Explore the Termeer Center
The Henri and Belinda Termeer Center for Targeted Therapies offers new hope to patients and their families at the Massachusetts General Hospital Cancer Center and beyond, as the center defines the future of cancer therapy. With its focus on innovative clinical trials, the Termeer Center is committed to offering its patients the best and most advanced treatments available.
Led by Dejan Juric, MD, a renowned expert in personalized cancer medicine and breast cancer specialist, the Termeer Center offers a comprehensive translational research program to speed the discovery and delivery of new targeted therapies to patients with early and advanced stage cancers.
The Termeer Center brings together cutting-edge research resources and provides a foundation for collaborations among physicians and investigators from a broad spectrum of biomedical disciplines, resulting in a rapidly expanding arsenal of weapons against cancer. Leading specialists from the Cancer Center’s 24 disease centers participate in the Termeer Center by enrolling their patients in its expansive portfolio of Phase I, Phase II and Phase III clinical trials.
The cycle of discovery is swift and efficient, with newly identified genetic abnormalities revealing new information about cancer pathways and creating novel investigative possibilities, not only for Mass General researchers but for scientific collaborators around the world. The Termeer Center's goal is to cut the average time for drug development from ten years to five and, with more clinical trials, improve access to therapy for patients. With hundreds of new anti-cancer therapies now in the development pipeline and countless patients waiting for targeted drugs that match their individual tumors, the Termeer Center's work is vital and timely.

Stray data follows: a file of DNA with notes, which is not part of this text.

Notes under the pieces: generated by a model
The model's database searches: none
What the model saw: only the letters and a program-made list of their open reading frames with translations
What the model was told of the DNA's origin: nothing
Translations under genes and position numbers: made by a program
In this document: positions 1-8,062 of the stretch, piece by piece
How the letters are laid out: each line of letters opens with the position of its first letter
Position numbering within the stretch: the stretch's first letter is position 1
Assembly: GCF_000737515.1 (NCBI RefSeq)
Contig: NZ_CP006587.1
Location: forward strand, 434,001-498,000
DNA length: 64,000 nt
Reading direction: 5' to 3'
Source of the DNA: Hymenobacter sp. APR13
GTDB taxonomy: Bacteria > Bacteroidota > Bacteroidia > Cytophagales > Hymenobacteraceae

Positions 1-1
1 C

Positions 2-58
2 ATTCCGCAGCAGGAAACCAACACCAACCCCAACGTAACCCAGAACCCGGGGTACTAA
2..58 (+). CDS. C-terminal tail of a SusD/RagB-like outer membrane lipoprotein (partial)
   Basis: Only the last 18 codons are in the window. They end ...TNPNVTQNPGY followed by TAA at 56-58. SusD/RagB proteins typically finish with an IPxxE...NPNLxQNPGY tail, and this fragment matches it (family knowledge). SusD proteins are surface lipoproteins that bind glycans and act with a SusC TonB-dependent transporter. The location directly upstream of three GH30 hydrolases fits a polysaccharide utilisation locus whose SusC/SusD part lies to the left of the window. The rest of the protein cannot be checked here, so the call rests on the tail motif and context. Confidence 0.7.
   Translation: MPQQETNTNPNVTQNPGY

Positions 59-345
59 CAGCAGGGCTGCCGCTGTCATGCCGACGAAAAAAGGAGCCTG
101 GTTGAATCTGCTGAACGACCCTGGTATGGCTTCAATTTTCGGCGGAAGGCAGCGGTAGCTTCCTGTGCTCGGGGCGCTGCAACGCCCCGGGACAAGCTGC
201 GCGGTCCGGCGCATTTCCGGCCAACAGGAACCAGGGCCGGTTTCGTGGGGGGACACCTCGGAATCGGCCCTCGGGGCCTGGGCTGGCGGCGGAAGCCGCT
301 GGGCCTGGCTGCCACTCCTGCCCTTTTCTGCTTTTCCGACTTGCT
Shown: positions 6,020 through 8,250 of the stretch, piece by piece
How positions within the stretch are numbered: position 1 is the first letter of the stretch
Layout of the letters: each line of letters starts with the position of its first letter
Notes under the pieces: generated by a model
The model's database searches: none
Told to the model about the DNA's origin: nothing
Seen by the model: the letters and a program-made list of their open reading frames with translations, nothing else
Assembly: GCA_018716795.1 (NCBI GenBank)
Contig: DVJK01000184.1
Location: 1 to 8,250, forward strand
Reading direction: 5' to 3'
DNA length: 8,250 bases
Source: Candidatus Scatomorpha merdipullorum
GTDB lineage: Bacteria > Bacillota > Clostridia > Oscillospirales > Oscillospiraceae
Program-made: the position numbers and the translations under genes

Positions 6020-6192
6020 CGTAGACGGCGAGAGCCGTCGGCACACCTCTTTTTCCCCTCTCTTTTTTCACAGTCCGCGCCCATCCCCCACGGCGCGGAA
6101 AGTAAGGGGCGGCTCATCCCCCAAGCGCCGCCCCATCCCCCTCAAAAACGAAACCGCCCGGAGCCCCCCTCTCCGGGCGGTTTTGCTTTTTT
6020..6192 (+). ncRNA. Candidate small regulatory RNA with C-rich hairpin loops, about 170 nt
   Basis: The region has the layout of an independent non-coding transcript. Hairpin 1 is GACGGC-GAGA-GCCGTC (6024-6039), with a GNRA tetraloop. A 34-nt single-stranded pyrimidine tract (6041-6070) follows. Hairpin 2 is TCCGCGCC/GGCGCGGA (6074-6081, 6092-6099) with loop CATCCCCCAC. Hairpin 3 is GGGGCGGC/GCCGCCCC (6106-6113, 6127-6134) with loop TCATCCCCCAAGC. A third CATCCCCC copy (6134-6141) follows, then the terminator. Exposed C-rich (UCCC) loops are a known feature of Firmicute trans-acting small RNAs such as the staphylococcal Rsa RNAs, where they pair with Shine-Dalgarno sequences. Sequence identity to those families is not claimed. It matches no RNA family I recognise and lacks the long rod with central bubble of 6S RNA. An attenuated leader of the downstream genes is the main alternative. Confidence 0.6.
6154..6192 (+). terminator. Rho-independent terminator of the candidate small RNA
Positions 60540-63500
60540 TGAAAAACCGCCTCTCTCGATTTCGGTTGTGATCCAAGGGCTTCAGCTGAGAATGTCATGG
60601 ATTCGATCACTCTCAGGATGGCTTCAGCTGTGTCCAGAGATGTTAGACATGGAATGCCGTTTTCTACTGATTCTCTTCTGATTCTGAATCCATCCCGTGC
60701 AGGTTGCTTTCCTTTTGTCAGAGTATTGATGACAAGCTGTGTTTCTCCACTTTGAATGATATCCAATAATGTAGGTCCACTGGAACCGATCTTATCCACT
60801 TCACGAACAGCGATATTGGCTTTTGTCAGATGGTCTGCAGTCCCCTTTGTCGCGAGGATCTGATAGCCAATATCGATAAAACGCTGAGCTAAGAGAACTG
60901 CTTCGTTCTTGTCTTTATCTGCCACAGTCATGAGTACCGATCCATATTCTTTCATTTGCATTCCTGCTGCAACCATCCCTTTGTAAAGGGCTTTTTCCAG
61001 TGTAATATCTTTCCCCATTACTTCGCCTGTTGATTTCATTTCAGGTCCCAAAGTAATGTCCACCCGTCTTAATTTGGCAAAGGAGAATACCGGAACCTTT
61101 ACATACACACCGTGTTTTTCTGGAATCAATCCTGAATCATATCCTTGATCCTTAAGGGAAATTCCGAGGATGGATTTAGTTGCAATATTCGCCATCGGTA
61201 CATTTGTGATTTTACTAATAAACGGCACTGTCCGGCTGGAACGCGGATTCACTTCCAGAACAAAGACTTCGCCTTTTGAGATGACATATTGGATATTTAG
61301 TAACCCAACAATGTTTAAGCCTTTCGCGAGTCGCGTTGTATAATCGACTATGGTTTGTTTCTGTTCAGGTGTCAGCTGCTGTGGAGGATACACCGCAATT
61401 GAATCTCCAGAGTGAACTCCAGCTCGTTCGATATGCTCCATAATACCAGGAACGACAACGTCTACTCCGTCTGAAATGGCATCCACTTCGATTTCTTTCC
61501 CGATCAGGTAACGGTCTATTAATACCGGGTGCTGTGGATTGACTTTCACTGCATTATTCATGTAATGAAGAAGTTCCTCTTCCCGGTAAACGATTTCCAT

What is Personalized Cancer Medicine?
The Mass General Cancer Center is a world leader in personalized cancer medicine, the concept of matching molecularly-targeted treatments to specific genetic abnormalities that enable cancer cells in a patient's tumor to thrive. The Cancer Center's proven track record of discovery includes significant breakthroughs in lung cancer, melanoma and breast cancer, among others.
How is the Termeer Center Different?
In many ways, the Termeer Center represents a paradigm shift from traditional clinical cancer research. For example, in traditional clinical trials, experimental therapies are tested first in patients who have not responded to standard treatments. However, with genotype-based targeted therapies, clinical trials can begin at a much earlier stage of the disease process, when the chances of observing benefits for the patient are far greater. Additionally, since various forms of cancer have been found to share common tumor mutations, researchers are learning to apply targeted drugs across multiple tumor types. With this personalized, genotype-based approach, the Termeer Center can rapidly assign patients to the treatment that fits their cancer’s unique genetic profile.
Unique Resources and Strengths